The CEO of Intel, Gordon Moore, and his 1965 paper on the topic describes the rate at which computers are improving and estimate this growth to continue for at least another decade. Moore’s prediction has proven accurate for decades and has been used in semiconductor research and development to set various targets. Many digital electronics are linked to Moore’s Law through their memory capacities, pixel counts, and sensor quality. These computers have possible applications throughout all fields, including medical science. In the face of quantum computing, Moore’s Law seems to be approaching the beginning of the end.
In the race towards improved computational ability, quantum computing emerged as a way to perform calculations which classical computers are not yet capable. They are also able to notice trends in data which traditional statistics would miss. This contains the possibility to personalize medicine, including significantly improve diagnostics. While classical computers depend on the binary -zero or one- system, quantum computers are capable of superposition. Superposition is a principle of quantum mechanics that states any two quantum states can be added together or superposed.
Rapid improvement in quantum computing has led to a new law for describing their progression, Neven’s Law. The director of the Quantum Artificial Intelligence Lab first mentioned this new law in May at the Google Quantum Spring Symposium. At the symposium, Navin said that quantum computers are gaining on classical computers at a “doubly exponential“ rate.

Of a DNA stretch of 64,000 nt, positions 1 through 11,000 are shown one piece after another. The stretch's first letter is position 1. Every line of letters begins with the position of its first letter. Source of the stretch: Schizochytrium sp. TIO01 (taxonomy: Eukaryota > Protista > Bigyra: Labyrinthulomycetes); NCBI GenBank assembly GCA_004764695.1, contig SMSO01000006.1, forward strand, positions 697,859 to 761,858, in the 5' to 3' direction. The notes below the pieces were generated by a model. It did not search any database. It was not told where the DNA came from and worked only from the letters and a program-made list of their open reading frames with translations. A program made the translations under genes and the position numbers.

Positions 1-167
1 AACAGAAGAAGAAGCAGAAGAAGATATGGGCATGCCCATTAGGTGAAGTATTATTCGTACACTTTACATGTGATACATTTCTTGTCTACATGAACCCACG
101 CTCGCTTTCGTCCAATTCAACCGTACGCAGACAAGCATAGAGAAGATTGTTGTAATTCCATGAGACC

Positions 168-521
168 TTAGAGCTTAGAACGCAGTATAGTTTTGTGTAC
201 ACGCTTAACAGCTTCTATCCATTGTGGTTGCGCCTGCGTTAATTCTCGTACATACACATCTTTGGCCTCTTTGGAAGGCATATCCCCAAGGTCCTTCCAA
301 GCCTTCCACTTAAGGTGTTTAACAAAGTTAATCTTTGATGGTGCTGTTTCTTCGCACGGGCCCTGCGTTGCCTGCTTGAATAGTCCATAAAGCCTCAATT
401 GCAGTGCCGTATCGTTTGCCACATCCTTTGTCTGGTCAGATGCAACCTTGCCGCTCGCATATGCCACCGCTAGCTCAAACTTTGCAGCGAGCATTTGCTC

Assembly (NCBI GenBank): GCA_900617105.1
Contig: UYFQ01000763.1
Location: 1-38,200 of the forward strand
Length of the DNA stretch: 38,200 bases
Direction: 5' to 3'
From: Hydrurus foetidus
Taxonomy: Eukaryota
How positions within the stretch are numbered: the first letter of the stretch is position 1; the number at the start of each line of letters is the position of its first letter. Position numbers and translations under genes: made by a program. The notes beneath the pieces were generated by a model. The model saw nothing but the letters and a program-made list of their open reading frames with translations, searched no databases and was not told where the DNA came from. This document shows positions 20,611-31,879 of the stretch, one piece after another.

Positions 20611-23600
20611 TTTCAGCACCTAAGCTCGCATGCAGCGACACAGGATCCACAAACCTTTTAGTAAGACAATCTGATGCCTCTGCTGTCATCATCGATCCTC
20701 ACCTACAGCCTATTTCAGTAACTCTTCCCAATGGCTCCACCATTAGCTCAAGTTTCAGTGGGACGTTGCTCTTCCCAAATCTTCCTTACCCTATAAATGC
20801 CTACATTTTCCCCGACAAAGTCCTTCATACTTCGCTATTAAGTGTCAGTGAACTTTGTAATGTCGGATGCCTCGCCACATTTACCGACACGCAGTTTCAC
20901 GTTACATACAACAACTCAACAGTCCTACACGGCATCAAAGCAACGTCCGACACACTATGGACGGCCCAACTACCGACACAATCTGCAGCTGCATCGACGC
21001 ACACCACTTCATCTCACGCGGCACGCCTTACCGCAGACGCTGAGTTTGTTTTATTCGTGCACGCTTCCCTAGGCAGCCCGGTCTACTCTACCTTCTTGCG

This incredibly fast improvement in the abilities of quantum computers is allowing scientists to expand the amount of knowledge we can possibly verify. The rate at which these improvements are occurring is so fast it’s difficult to describe. It’s so speedy a progression that quantum computing may be the first real-world example of doubly exponential growth.
While traditional computers have yet to become stagnant in their evolution, it requires the constant development of algorithms to keep classical computers at pace with Moore’s Law.
With the goal of quantum computing being the ability to perform calculations that cannot currently be stimulated in any reasonable amount of time, the milestone of quantum supremacy still remains elusive. That said, scientists say, based on Neven’s Law that quantum supremacy cannot be far off.